January 13, 2019

Food for Thought

It’s somewhat miraculous that I can still speak and understand Japanese after more than 3 decades of not using it. Likewise, it’s fascinating that, when I walk into a Japanese restaurant, I can tell, from all the subtle details, whether the owner is Japanese or not. Like language, I believe culture too must be acquired before 12 in order to be fluent.

The owner of Lady M is a half Japanese businessman who grew up spending summers in Japan. In my mind, this fact explains almost every detail of this pastry shop, and I don’t mean that in a bad way. It’s a hybrid of Japanese craftsmanship and American entrepreneurism.

Normally, a culture grows like a tree, but American culture grows like grass, that is, sideways. People come here from different parts of the world with snipped branches and plant them, like you can do with goji berry branches. What Americans see of foreign cultures are these fresh branches snipped off of much larger trees.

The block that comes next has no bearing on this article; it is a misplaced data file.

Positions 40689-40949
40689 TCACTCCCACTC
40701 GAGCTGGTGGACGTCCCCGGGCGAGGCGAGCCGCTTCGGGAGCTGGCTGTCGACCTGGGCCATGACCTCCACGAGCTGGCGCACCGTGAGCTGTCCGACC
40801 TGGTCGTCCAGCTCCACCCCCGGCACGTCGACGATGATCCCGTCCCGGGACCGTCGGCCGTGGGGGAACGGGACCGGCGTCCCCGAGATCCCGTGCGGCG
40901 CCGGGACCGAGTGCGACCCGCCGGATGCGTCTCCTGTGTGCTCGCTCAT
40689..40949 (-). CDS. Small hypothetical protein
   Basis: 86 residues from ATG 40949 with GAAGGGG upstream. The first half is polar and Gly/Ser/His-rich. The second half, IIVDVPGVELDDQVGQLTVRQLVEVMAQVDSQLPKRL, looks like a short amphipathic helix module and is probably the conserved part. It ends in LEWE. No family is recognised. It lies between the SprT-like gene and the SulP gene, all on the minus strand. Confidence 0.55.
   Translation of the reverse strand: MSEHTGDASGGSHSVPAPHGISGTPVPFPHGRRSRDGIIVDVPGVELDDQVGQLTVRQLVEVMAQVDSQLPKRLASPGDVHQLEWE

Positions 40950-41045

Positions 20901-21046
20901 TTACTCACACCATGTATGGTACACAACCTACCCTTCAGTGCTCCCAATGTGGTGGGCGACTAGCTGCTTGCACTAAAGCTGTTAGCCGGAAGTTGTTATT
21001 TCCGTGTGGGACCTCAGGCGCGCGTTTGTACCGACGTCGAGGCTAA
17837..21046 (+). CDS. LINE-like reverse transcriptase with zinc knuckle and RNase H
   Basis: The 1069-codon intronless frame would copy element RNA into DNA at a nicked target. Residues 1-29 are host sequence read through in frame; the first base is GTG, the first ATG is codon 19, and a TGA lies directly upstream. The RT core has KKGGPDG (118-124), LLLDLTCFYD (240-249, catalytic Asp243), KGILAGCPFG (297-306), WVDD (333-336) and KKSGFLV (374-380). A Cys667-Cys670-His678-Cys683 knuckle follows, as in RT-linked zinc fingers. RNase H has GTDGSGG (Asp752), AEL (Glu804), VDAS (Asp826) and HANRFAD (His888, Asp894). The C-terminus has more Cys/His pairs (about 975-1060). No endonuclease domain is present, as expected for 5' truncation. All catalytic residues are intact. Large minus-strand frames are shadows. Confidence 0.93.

When we talk about cultural “authenticity,” in America, we are talking about the missing tree trunk. Most Americans cannot see the authenticity of a foreign culture; they must ask the natives. But they are free to pursue a different kind of authenticity; being authentic to themselves.

On a large tree, your branch might not be growing at the best location for being true to yourself, but you cannot just walk across to the other side of the tree and start your branch. You would have to walk down to the ground. That’s essentially what coming to America is, and as a second generation American, you have many trees to choose from.

#japanesefood #japanesepastry #individualism #americanfreedom #nycfood #nycfoodie #montblanc #chestnut #entrepreneurism